The women race another slalom in Levi on Sunday.
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Best. In. The. World.🔥 Mikaela Shiffrin wins today’s World Cup in Levi to secure World Cup win number 75 AND to become the record holder for the most World Cup podiums in a single discipline🏆
Highlights (free) are available NOW on https://t.co/Y7ZlIbcGro🙌#stifelusalpineteam pic.twitter.com/N7tsDYLPFY
— U.S. Ski & Snowboard Team (@usskiteam) November 19, 2022

Ice dancers Madison Chock and Evan Bates led a group of five U.S. figure skaters to qualify for December’s Grand Prix Final after the NHK Trophy event finished on Saturday.
Chock and Bates, three-time world medalists, finished runner-up to Canadians Laurence Fournier Beaudry and Nikolaj Sørensen at NHK in Japan, the fifth of six Grand Prix Series events that act as qualifiers for the Final, which takes the top six per discipline from the season.
The Final is often a preview of March’s world championships.
Chock and Bates qualified for the Final by combining their win at Skate America in October with their runner-up at NHK.
They became the first U.S. skaters in any discipline to qualify for seven Grand Prix Finals (if including last year, when the Final was canceled after the qualifying series finished). They will tie the U.S. record of six Grand Prix Final starts held by 2014 Olympic ice dance champions Meryl Davis and Charlie White.
Bates, 33, broke the record of oldest American to qualify for a Final held by pairs’ skater Todd Sand from the 1996-97 season. Bates is already the only U.S. figure skater to compete in four Winter Olympics and the oldest to win a medal (in the team event).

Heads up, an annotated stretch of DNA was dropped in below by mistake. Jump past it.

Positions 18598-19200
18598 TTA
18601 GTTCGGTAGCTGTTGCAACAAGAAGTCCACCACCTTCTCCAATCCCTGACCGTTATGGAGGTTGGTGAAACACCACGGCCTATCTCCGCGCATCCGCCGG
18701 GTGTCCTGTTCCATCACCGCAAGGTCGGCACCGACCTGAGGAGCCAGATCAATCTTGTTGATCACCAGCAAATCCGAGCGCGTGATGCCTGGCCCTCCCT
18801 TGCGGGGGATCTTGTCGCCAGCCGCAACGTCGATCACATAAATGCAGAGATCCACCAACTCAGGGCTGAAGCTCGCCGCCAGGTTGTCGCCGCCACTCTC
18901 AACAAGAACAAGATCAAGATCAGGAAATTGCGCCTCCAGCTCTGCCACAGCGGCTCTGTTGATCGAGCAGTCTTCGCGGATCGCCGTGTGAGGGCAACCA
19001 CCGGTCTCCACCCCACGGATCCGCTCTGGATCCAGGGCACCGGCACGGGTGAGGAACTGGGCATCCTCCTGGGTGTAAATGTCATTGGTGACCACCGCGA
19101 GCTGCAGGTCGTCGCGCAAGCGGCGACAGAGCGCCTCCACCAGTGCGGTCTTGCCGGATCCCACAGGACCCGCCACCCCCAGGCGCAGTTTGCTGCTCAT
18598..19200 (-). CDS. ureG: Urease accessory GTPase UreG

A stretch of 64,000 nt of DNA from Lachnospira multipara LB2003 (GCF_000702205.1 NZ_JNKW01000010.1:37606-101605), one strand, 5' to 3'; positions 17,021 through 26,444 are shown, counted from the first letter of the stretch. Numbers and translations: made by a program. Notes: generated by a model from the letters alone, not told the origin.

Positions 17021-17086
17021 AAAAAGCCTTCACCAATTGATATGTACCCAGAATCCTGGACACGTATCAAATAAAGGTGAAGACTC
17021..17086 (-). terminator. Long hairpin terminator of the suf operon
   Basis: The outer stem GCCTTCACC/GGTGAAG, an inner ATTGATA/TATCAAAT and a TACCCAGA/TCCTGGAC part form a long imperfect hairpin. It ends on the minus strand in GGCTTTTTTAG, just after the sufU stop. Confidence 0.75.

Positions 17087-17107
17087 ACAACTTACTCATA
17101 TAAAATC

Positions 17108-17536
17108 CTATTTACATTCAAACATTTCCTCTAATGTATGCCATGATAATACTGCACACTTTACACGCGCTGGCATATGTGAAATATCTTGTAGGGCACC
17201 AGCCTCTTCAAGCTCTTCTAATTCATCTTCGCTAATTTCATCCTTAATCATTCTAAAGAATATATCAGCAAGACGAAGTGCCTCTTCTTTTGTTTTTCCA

Chock and Bates will look for their first Grand Prix Final title, and the biggest international title of their careers, after silver medals at the event in 2014, 2015 and 2019.
They rank fifth in the world this season by best total score (209.13 points). Canadians Piper Gilles and Paul Poirier, who have not gone head-to-head with Chock and Bates this season, rank first with 215.70 points.
None of the Olympic medalists from February are competing this fall: French Gabriella Papadakis and Guillaume Cizeron are taking at least this season off. Viktoria Sinitsina and Nikita Katsalapov are banned indefinitely, along with all Russian skaters, due to the war in Ukraine. Americans Madison Hubbell and Zachary Donohue retired.
NHK Trophy highlights air Sunday on NBC, NBCSports.com/live and the NBC Sports app.
MORE: NHK Trophy Results | Season Broadcast Schedule
Also Saturday, world champion Shoma Uno of Japan won the men’s event with the world’s second-best total score this season (279.76). Only American Ilia Malinin has scored higher this season (280.37 to win Skate America).
Uno and Malinin will go head-to-head for the first time this fall at the Grand Prix Final, should Malinin have a decent result at his second Grand Prix start next week in Finland.
Also at NHK, Yelim Kim held off world champion Kaori Sakamoto of Japan to become the second South Korean to win a Grand Prix after 2010 Olympic champion Yuna Kim.
The NHK results also ensured world junior champion Isabeau Levito earned a place in the Final with her second-place finishes at two prior Grand Prix events. Levito, 15, is the youngest American to qualify for a Final since Caroline Zhang in 2007.
Fellow Americans Starr Andrews and Amber Glenn followed their first Grand Prix podiums earlier this season by placing ninth and 11th at NHK. They needed podium finishes to remain in contention to qualify for the Final.
Japan’s Riku Miura and Ryuichi Kihara won the pairs’ title at NHK, improving on their world-leading score this season. Americans Emily Chan and Spencer Howe were second to join the Japanese in the Grand Prix Final. Americans Brandon Frazier and Alexa Knierim, the world champions, and Canadians Deanna Stellato-Dudek and Maxime Deschamps qualified for the Final earlier this month.